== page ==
Democratic presidential frontrunner Hillary Clinton has promised to never use this term. And the term is: "Illegal immigrant."

Clinton used the politically incorrect terminology during a campaign rally in New Hampshire earlier in November.

"Look, I voted numerous times when I was a senator to spend money to build a barrier to try to prevent illegal immigrants from coming in," Clinton said. "And I do think you have to control your borders."

On Tuesday, asked about her use of the phrasing during a Facebook chat with Telemundo, Clinton promised to stop using it.

"That was a poor choice of words," Clinton wrote. "As I’ve said throughout this campaign, the people at the heart of this issue are children, parents, families, DREAMers. They have names, and hopes and dreams that deserve to be respected. I’ve talked about undocumented immigrants hundreds of times and fought for years for comprehensive immigration reform. And I will continue to do so. We are a country built by immigrants and our diversity makes us stronger as a nation — it’s something to be proud of, celebrate, and defend."

Jose Antonio Vargas, a journalist who is an illegal alien, told Yahoo! News in an email that he was happy that Clinton will no longer use the phrase.

"To many Americans I talk to, 'illegal' has become synonymous with 'Mexican,' as if all undocumented people are from Mexico (they are not — I’m from the Philippines), as if all of Latin America is Mexico (it is not), as if there is something wrong with being Mexican," Vargas wrote. "Those words are offensive and hurtful. Words Matter because words and phrases like 'illegals,' 'illegal aliens,' and 'illegal immigrants' frame the conversation, how politicians talk about the issue, and inevitably how policies are created."

Vargas has started a #WordsMatter campaign to get presidential candidates to eschew using "illegal immigrants."

This is just one more example of the political correctness virus. Here's the definition of the term "immigrant":

a : a person who comes to a country to take up permanent residence
b : a plant or animal that becomes established in an area where it was previously unknown

The term "alien," in context of immigration, is defined as "relating, belonging, or owing allegiance to another country or government." So the term "illegal alien" or "illegal immigrant" is simply calling a spade a spade, since the immigrants are foreigners that are here illegally. There's nothing racist about that.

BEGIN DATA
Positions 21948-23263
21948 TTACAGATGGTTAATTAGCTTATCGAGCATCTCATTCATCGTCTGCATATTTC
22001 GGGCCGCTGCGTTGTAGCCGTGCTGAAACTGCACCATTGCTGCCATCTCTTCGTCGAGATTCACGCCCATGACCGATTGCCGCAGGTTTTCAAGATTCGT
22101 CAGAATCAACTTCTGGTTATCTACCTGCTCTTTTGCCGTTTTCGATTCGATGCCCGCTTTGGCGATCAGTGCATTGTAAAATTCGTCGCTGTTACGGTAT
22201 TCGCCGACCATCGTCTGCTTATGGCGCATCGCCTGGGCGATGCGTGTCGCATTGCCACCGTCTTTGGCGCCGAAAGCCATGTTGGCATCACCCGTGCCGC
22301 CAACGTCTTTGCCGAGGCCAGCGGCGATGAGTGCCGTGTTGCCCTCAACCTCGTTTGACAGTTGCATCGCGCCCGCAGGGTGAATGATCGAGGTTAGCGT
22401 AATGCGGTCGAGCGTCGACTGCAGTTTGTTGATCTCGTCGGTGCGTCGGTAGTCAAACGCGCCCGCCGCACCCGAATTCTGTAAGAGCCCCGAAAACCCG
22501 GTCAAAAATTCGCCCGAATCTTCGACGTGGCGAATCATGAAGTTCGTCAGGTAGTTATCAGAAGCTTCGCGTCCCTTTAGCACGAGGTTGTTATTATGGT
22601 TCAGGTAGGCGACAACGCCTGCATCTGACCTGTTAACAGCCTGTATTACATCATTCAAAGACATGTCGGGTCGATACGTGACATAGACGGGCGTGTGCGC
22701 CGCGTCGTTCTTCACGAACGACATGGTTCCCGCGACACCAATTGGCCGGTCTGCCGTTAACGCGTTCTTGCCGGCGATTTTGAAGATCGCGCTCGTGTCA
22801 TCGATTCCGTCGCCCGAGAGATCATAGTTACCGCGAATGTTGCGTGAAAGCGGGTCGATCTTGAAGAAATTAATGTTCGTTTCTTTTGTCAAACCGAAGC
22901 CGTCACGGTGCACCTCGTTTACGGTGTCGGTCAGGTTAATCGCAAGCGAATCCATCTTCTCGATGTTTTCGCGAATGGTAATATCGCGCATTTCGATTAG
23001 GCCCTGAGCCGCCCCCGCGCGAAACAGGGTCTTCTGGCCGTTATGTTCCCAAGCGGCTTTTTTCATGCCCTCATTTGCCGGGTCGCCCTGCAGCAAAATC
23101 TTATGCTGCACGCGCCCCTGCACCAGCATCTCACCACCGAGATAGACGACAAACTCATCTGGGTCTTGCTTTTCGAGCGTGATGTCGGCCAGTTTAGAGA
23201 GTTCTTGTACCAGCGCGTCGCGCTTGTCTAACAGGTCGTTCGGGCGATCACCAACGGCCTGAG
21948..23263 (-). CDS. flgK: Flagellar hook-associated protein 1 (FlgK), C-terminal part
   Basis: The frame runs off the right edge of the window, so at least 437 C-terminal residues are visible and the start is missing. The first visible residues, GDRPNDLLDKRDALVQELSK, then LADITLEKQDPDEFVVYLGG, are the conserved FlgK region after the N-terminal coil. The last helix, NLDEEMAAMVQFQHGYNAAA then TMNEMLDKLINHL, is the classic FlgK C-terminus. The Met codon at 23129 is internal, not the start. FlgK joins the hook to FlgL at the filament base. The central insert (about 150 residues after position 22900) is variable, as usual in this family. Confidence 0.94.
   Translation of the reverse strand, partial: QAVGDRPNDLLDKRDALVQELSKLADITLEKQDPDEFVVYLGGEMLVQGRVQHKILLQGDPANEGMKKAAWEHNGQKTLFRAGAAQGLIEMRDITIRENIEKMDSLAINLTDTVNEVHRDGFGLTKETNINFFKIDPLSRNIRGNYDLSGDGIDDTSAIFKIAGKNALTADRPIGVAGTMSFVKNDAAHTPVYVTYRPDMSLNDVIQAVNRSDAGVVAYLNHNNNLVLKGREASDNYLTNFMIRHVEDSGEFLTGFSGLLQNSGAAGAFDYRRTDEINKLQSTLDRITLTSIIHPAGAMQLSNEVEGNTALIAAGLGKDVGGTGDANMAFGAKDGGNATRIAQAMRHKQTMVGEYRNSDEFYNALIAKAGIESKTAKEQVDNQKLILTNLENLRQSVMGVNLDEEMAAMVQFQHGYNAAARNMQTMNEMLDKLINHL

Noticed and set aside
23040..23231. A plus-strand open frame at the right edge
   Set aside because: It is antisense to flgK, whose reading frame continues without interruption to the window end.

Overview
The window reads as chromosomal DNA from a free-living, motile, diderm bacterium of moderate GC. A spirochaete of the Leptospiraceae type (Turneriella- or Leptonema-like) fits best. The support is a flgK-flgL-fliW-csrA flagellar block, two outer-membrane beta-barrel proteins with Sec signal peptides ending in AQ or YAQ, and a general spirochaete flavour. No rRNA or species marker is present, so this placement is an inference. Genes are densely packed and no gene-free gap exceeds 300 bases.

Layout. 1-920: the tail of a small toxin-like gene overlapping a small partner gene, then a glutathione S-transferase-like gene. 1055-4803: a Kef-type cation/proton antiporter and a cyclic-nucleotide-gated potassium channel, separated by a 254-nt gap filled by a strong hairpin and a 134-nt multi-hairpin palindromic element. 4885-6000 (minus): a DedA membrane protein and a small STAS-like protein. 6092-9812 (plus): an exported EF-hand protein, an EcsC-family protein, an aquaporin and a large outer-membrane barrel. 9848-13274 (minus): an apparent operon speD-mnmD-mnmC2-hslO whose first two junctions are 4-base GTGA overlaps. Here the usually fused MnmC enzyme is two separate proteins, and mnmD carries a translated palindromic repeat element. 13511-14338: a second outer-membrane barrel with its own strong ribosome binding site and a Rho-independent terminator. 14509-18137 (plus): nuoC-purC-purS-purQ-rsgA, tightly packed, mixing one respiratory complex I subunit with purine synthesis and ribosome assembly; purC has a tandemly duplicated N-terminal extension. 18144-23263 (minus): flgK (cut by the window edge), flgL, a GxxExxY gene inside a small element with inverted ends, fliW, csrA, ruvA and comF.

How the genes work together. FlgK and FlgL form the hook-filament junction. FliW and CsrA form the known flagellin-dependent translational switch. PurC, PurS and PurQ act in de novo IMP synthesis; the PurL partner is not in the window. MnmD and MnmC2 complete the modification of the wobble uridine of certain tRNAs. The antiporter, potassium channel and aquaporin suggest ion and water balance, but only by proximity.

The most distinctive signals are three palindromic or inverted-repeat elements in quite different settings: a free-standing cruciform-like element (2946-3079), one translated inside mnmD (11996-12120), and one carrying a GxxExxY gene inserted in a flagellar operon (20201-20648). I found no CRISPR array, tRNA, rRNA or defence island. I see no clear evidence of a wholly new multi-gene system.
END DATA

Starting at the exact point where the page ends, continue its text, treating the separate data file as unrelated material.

Vargas didn't provide any telling evidence that the term "illegal" has become synonymous with "Mexican," but it is true that 49 percent of illegals are Hispanic.

"That was a poor choice of words."

Hillary Clinton, on using the term "Illegal Immigrants"

Using the term "undocumented immigrants" doesn't make any sense. Illegals can and do receive welfare, and applying for welfare requires filling out documents. In states like California, illegals can get driver's licenses as well as practice law, both of which also require documentation. So they aren't "undocumented."

The Santa Barbara News-Press made national news in January 2015 when protests ensued from their innocuous use of the term "illegals" in a couple of headlines. These headlines were "Illegals Line Up for Driver’s Licenses" and "Driving Legal Opens Door to Illegals’ Past." The paper released a statement defending their use of the term:

It has been the practice for nearly 10 years at the Santa Barbara News-Press to describe people living in this country illegally as 'illegals' regardless of their country of origin," the paper said. "This practice is under fire by some immigration groups who believe that this term is demeaning and does not accurately reflect the status of 'undocumented immigrants,' one of several terms other media use to describe people in the Unites States illegally…It is an appropriate term in describing someone as 'illegal' if they are in this country illegally.

Clinton's newfound reluctance to use the phrase "illegal immigrant" is another example of political correctness run amok.